This time together, as strange as it might appear, should be seen as a gift from God to slow down, to stop and to perhaps get to know each other more.

Family life can be so hectic at times that parents don’t even have the time to look their children in the eyes for more than 2 seconds.

The new weekly lockdown routine might be filled with plenty of work… but everything should stop at the weekend and all ‘normal’ – insofar that anything may be called normal at the moment- activities suspended to give space to some family leisure time as well as time to pursue common or individual hobbies. Older siblings might teach the younger siblings art or a song, board games could be introduced as a way to bond. Dancing together, singing together, enjoying Karaoke sessions, working on bigger projects together or simply watching a film or playing a computer game together. All these could be fun ways to stop and spend time as we have never done before… because time is not an issue anymore and there is nowhere else we need to be. Every family is unique and as such so will be their leisure time! Time to get creative people!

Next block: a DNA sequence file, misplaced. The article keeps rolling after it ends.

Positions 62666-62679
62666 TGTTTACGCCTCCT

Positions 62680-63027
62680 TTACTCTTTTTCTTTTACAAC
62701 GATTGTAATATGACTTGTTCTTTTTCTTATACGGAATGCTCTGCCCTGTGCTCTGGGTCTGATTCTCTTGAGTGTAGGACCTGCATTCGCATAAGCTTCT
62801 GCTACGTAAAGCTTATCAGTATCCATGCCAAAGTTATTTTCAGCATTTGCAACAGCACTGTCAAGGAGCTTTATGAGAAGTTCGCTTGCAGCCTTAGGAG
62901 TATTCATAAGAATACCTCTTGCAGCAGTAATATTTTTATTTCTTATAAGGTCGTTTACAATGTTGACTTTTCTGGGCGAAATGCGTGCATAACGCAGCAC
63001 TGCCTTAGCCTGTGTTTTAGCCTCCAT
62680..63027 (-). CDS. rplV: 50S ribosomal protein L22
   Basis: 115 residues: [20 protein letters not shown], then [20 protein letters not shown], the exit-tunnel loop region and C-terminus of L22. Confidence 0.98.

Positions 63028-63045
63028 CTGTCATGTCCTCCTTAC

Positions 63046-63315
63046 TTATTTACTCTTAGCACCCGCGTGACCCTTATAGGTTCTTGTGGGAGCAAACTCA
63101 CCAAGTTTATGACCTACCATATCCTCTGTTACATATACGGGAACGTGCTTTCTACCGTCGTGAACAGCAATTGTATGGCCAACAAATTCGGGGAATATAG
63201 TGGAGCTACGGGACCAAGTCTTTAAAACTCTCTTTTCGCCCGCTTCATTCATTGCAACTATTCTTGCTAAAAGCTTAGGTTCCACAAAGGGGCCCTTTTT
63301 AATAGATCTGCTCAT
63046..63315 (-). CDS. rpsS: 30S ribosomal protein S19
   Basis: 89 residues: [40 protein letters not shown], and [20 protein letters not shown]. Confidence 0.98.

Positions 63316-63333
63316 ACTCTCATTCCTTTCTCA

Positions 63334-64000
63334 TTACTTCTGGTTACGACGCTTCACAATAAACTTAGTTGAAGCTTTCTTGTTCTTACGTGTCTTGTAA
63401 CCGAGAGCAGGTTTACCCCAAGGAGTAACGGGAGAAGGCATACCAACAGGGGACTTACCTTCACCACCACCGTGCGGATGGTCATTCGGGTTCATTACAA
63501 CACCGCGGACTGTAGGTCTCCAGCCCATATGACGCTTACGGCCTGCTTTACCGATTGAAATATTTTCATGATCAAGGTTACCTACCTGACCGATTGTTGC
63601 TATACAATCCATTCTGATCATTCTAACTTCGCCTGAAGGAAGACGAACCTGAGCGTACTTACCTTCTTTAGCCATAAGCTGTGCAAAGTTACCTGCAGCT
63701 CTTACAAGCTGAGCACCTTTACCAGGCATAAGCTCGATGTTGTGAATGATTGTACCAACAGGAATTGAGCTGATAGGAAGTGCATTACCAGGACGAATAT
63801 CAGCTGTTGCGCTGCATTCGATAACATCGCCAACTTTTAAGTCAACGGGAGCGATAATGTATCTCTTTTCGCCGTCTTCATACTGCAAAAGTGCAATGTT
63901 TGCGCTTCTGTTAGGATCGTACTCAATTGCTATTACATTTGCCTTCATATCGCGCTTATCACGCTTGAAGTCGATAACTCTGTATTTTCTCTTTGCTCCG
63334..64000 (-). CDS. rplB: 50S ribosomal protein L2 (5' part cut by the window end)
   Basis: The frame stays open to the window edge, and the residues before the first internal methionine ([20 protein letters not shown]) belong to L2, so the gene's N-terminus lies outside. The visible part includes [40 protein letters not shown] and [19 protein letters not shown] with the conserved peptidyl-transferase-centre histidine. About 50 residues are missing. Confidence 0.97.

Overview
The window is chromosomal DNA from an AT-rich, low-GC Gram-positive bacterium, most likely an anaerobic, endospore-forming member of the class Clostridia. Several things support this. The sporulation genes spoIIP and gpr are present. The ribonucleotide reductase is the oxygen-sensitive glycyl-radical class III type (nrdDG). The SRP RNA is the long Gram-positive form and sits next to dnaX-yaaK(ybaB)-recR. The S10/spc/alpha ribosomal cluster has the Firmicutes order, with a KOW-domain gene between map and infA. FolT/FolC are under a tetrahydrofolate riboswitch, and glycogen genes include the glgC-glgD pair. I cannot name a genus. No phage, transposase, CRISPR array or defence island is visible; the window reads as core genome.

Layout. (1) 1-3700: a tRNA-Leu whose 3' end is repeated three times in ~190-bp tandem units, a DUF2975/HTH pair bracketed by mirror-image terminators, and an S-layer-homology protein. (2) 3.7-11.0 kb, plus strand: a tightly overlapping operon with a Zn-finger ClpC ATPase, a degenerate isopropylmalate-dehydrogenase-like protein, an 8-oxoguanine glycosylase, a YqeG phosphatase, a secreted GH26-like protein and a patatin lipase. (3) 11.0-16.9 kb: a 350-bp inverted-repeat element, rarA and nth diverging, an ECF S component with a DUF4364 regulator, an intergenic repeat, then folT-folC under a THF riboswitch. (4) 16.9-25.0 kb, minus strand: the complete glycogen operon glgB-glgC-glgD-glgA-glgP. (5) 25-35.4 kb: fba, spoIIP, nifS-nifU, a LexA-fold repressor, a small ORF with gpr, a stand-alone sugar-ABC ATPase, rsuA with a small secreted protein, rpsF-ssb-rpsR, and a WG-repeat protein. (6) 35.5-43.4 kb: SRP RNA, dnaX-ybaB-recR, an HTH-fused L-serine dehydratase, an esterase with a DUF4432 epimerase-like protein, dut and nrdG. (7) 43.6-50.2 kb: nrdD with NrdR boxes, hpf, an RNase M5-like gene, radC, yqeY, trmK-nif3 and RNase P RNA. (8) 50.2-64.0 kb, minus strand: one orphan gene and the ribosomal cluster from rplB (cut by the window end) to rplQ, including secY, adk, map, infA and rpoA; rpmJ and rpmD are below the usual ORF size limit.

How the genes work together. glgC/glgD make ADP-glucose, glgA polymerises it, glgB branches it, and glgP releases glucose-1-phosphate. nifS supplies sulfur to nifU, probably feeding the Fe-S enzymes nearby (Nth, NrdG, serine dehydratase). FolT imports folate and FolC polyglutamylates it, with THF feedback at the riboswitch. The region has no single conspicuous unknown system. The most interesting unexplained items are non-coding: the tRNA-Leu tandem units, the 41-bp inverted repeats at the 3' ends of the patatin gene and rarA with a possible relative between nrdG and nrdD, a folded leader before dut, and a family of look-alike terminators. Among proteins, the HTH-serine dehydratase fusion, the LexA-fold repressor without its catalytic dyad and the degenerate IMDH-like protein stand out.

6. We are one body

We, as part of a family,  are individuals but we all belong to the same unit. If one member of the family suffers, the rest of the family is affected. No problem, worry or suffering is too small to be addressed. Together we are stronger. Though we all play different roles in the family our input as father, mother, older brother, younger sister is unique and necessary for the spiritual and physical wellbeing of the entire family. The different parts have different functions and switching places only causes malfunction… As the family begins their quarantine journey together it is important to be reminded of the wonderful place we hold in the family and how together we can work our way to heaven.